Mother, this house is full of babies. From the mouth of the kitchen I hear their cooing and from the top of the staircase I hear their cooing. I stand and hear their cooing from the living room. I…
My stories usually begin with poetry. I started “Wet” with images and fragments of language – the handing back of the babies, the gushing of milk. As a poet-turned-fiction-writer, I’m always asking myself these questions: How do I move beyond beauty in order to make meaning? How do I make the chemical reaction of story happen within this poetic container? How do I create a piece that balances the mythopoetic inner world of the mother and her memories with the physical outer world of lived consequences and reactions?
One of the main challenges of this story is that much of the action takes place in the past. I needed a way to bring that tension into the narrative present. I was stuck on this problem for a while. Once I figured out that the speaker was narrating an unsent letter to her stepmother, everything fell into place.
This story is surreal. It’s unclear whether the five mysterious babies are actually real – they certainly don’t act like normal babies – or whether their families are real, and whether the speaker actually undergoes a transformation at the end. The challenge with a poetic story is that if you get too surreal, the stakes tend to disappear. I wanted huge stakes in this story. I hope I struck the right balance – that regardless of whether the reader interprets these strange happenings as physically real, that they still function as a representation of the barrier to connection between mother and daughter.
For me, the tragedy of this story is that the mother does love her daughter more than anything. But her own pain, shame, and trauma make it impossible for her to truly connect. She believes that the best action she can take for her daughter is to get smaller – both physically and symbolically. She sees her daughter as perfect. She doesn’t want to mess her up.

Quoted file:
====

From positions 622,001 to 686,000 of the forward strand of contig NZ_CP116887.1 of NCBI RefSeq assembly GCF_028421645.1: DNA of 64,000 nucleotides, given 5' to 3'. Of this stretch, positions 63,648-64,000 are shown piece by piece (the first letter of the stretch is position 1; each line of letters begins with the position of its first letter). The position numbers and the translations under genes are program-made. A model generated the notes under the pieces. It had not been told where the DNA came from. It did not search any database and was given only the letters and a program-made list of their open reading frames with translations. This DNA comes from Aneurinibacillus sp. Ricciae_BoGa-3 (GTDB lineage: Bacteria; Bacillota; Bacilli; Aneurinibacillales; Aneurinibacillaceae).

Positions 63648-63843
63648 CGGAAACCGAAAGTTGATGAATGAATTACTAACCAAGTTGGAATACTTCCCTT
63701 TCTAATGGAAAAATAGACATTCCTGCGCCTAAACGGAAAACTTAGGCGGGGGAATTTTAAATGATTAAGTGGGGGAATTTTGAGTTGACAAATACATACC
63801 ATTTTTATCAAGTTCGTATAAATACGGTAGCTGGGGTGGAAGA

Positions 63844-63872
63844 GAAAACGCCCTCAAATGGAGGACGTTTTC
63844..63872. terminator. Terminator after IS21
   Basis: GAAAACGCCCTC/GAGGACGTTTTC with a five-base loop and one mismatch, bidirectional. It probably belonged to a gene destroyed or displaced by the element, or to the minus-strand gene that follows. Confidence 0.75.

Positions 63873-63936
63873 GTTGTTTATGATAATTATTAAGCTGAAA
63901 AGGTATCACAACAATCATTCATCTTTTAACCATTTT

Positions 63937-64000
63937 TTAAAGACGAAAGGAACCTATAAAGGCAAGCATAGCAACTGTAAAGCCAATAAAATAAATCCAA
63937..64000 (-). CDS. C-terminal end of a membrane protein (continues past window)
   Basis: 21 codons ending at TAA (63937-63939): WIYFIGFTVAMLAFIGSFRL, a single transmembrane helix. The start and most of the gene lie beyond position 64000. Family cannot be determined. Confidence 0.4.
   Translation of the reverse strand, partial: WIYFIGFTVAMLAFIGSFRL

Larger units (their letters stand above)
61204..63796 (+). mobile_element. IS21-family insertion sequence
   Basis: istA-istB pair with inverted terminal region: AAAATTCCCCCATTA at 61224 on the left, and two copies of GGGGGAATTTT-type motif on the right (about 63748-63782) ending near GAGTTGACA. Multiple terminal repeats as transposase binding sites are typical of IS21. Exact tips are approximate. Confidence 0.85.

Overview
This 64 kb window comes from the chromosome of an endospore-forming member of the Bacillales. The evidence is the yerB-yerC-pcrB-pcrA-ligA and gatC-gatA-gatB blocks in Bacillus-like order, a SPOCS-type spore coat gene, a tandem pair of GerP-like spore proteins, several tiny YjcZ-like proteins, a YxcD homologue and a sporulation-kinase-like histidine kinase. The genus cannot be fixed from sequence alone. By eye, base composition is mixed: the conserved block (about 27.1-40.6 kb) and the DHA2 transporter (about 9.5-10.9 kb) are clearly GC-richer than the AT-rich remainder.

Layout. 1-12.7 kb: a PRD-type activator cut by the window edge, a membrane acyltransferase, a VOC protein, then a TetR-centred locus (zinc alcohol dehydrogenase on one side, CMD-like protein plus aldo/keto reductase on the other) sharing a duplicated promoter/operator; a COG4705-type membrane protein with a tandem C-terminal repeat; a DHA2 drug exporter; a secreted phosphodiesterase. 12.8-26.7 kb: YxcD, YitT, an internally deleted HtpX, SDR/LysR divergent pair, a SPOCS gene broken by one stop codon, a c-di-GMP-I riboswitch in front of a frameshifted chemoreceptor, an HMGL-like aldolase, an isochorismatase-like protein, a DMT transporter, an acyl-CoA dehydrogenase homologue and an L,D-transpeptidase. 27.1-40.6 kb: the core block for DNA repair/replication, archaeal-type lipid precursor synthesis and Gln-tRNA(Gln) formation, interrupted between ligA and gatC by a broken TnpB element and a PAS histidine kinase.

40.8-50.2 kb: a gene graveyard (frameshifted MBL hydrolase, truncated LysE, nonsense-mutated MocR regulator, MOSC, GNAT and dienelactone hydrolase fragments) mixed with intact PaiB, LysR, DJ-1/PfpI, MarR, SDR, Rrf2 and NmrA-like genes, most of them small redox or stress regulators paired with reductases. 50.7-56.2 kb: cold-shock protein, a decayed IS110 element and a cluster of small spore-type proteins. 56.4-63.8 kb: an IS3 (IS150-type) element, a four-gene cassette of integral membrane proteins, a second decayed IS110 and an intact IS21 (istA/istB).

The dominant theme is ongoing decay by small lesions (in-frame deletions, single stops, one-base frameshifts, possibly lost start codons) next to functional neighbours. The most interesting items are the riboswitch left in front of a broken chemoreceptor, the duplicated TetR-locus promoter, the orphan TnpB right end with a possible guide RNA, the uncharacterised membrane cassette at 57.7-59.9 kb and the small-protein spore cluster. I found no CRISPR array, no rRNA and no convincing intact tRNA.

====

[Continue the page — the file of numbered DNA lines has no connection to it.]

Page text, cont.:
She wants so badly to be a good mother. Breastfeeding is how she once bonded with her daughter, but once that part of mothering is over, she’s not equipped to have an emotionally connected relationship. She has two forces working inside of her: the desire to be a good mother, and the desire to be clean. As a mom myself – one who has struggled with disordered eating – I know that those desires are diametrically opposed. Mothering is beautiful, but it’s a mess. Mothering is blood, shit, piss, fat. Chaos. And unfathomable love.
JACLYN DESFORGES is the 2023-24 Mabel Pugh Taylor Writer in Residence at McMaster University and Hamilton Public Library. She’s the queer and neurodivergent author of Danger Flower (Palimpsest Press/Anstruther Books), winner of the 2022 Hamilton Literary Award for Poetry, and one of the Canadian Broadcasting Corporation’s picks for the best Canadian poetry of 2021. She’s also the author of Why Are You So Quiet? (Annick Press, 2020), which was shortlisted for a Chocolate Lily Award and selected for the 2023 Toronto-Dominion Bank Summer Reading Club. Jaclyn is a Pushcart-nominated writer and the winner of numerous awards, including the 2018 Royal Bank of Canada/PEN Canada New Voices Award. Jaclyn’s writing has been featured in literary magazines across Canada. She holds an MFA from the University of British Columbia’s School of Creative Writing and is working on a novel. Find her on Instagram and Twitter @jaclyndesforges.